Once again the Discovery Institute (DI) decided that the use of the term 'Intelligent Design' requires some sort of response from them. They have the nerve to ask "Where is the Intelligent Design in Ohio House Bill 597". Now I could make a flippant answer and say the bill was not 'intelligently designed', but I won't continue down that path and make a more direct response.
If the DI bothered to pay any attention to the words in an article rather than just what items they think they can cut and paste or quote-mine, they might have realized that no one has said the bill itself mentions Intelligent Design. Much like their tactics in the past ('Critical Analysis tactic for example), they seem to think that not having used the term, the obvious conclusion is that it has nothing to do it. However, if we borrow an old line and say "And now a word from our Sponsors!", you can easily see the issue. One of the statements by bill sponsor, Rep Andy Thompson:
"said the goal is not to mandate what must be taught but provide options for districts.“In many districts, they may have a different perspective on that, and we want to provide them the flexibility to consider all perspectives, not just on matters of faith or how the Earth came into existence, but also global warming and other topics that are controversial,” Thompson said."
When Thompson was asked if intelligent design — the idea that a higher authority is responsible for life — should be taught alongside evolution, Thompson said, “I think it would be good for them to consider the perspectives of people of faith. That’s legitimate.”So while the public goal of the bill is to repeal the Common Core Standards, which, BTW are not science standards, but English and Math, as you can see Thompson stated the goal was to allow different perspectives . . . a follow-up question targeted one of those 'perspectives' and Thompson called it 'legitimate'. Of course the DI called that type of question "twisting the words of policymakers". Sure, trying to get to the intent as well as the meaning behind a policymakers actions is OK, but if they do not agree with your organizations agenda, somehow the reporter is twisting the words. The last paragraph of the DI's response was:
"So the Columbus Dispatch is right about one thing: history is repeating itself in Ohio. In 2006, Darwin activists inflamed groundless fears about intelligent design in the schools. In 2014, they're getting ready to do it all over again."Let's think back at Ohio's 'groundless fears'.
- Wasn't it the Discovery Institute who lobbied the Ohio State School Board to teach Intelligent Design?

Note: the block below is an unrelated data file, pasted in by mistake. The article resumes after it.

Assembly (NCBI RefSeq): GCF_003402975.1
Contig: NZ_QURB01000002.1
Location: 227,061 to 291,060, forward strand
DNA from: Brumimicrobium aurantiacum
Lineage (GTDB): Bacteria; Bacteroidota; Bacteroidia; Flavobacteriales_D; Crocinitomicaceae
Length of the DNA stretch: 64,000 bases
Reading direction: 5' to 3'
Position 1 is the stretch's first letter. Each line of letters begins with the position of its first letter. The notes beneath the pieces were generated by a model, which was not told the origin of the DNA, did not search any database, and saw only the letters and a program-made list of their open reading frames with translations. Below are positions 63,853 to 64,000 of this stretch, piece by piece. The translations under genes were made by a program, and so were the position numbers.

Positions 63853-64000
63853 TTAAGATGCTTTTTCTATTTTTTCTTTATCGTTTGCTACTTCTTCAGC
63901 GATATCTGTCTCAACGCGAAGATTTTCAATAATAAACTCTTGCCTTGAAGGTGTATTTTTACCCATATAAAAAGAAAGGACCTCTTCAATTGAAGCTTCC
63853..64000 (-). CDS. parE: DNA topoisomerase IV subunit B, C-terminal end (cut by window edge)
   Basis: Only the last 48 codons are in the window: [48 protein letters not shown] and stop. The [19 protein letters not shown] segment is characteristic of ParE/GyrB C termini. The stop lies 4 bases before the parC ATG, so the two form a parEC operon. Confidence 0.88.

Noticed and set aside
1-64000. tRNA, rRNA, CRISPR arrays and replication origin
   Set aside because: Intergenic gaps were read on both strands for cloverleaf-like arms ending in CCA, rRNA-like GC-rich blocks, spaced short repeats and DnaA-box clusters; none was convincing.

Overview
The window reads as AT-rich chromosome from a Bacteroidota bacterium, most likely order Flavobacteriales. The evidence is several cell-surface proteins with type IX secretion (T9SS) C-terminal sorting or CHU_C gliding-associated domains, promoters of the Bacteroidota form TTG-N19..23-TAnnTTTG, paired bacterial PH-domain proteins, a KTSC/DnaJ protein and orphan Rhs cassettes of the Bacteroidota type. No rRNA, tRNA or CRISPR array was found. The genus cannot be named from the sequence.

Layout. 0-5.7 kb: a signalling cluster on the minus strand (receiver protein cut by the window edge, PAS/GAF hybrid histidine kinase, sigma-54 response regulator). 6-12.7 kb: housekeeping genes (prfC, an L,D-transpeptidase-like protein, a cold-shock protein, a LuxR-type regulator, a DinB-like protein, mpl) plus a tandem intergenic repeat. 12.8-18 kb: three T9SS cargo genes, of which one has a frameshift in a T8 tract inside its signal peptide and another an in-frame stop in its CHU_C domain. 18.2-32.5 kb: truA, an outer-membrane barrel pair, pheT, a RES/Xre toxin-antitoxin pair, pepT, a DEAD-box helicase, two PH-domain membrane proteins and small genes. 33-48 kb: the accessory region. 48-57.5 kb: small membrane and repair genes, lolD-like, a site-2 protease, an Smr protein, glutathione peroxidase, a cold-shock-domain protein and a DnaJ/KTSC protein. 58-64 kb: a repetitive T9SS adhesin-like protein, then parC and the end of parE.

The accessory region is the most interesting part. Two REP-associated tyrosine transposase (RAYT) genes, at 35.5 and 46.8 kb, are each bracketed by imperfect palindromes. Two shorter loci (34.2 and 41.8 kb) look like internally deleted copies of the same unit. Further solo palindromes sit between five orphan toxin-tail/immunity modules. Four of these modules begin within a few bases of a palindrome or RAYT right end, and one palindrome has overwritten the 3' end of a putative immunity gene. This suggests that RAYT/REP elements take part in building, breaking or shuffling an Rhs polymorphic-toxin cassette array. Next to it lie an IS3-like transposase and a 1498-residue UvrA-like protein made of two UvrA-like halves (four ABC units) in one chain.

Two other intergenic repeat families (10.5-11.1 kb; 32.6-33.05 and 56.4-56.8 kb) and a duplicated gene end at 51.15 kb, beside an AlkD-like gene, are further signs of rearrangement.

- Wasn't it the Discovery Institute who handed to Ohio State School Board a list of 44 peer-reviewed publications that they said showed support for Intelligent Design? A list that was fraudulently represented by them! (http://ncse.com/creationism/general/analysis-discovery-institutes-bibliography).
- Anyone else remember Deborah Owens Fink (former Ohio Board of Education member) and her efforts to get Creationism, and later Intelligent Design, into the school curriculum. She was the one who referred to the National Academy of Sciences as "a group of so-called scientists." When real scientists voiced support for Fink's opponent, the Discovery Institute complained about it (http://www.evolutionnews.org/2006/11/inside_the_mind_of_the_new_yor002817.html)
- Back in 1996 the Ohio House voted down a bill that would have done exactly what this bill can do -- and that bill didn't mention the words Creationism or Intelligent Design either! (http://ncse.com/ncser/16/1/close-ohio-house-vote-scuttles-evidence-against-evolution-bi)
There are still many misconceptions about the Common Core standards. But I would like to put it even plainer than the reporter. What is Representative Thompson's plan to replace the Common Core? He has none. He's going to pass the buck back to local school boards. School boards that had control over their standards up until 2010 and they were failing our students! How many Ohio students failed out of college for being poorly prepared? How many had to take developmental classes (this are a re-teaching of the things they should have learned in High School)? How many businesses complained that High School graduates did not have to basic tools to perform tasks graduates were able to perform 20 years ago? We aren't talking highly skilled tasks, we are talking about tasks that require basic reading, writing, and math skills. These are the problems the Common Core can help address. Since implementing the Common Core, our neighbor to the South, Kentucky, has reported that the high school graduation rate had increased from 80 percent in 2010 to 86 percent in 2013, test scores went up 2 percentage points in the second year of using the Common Core test, and the percentage of students considered to be ready for college or a career, based on a battery of assessments, went up from 34 percent in 2010 to 54 percent in 2013. (Ripley, Amanda (September 30, 2013). "The New Smart Set: What Happens When Millions of Kids Are Asked to Master Fewer Things More Deeply?". Time. p. 36.)
So now that we've gotten past the typical knee-jerk reaction of the Discovery Institute, I hope it is clear that there are Ohioans who oppose the Common Core standards. The standards aren't perfect, but I hope folks oppose it for the right reasons. I also hope that whatever follows the bill does not, by intent or by accident, open the door for a group like the Discovery Institute or the Creation Museum to walk in trying to pass off their religious ideas as if they belongs in a science class. But regardless of the politics, before you complain about the Common Core Standards, make sure you understand them and object based on reality.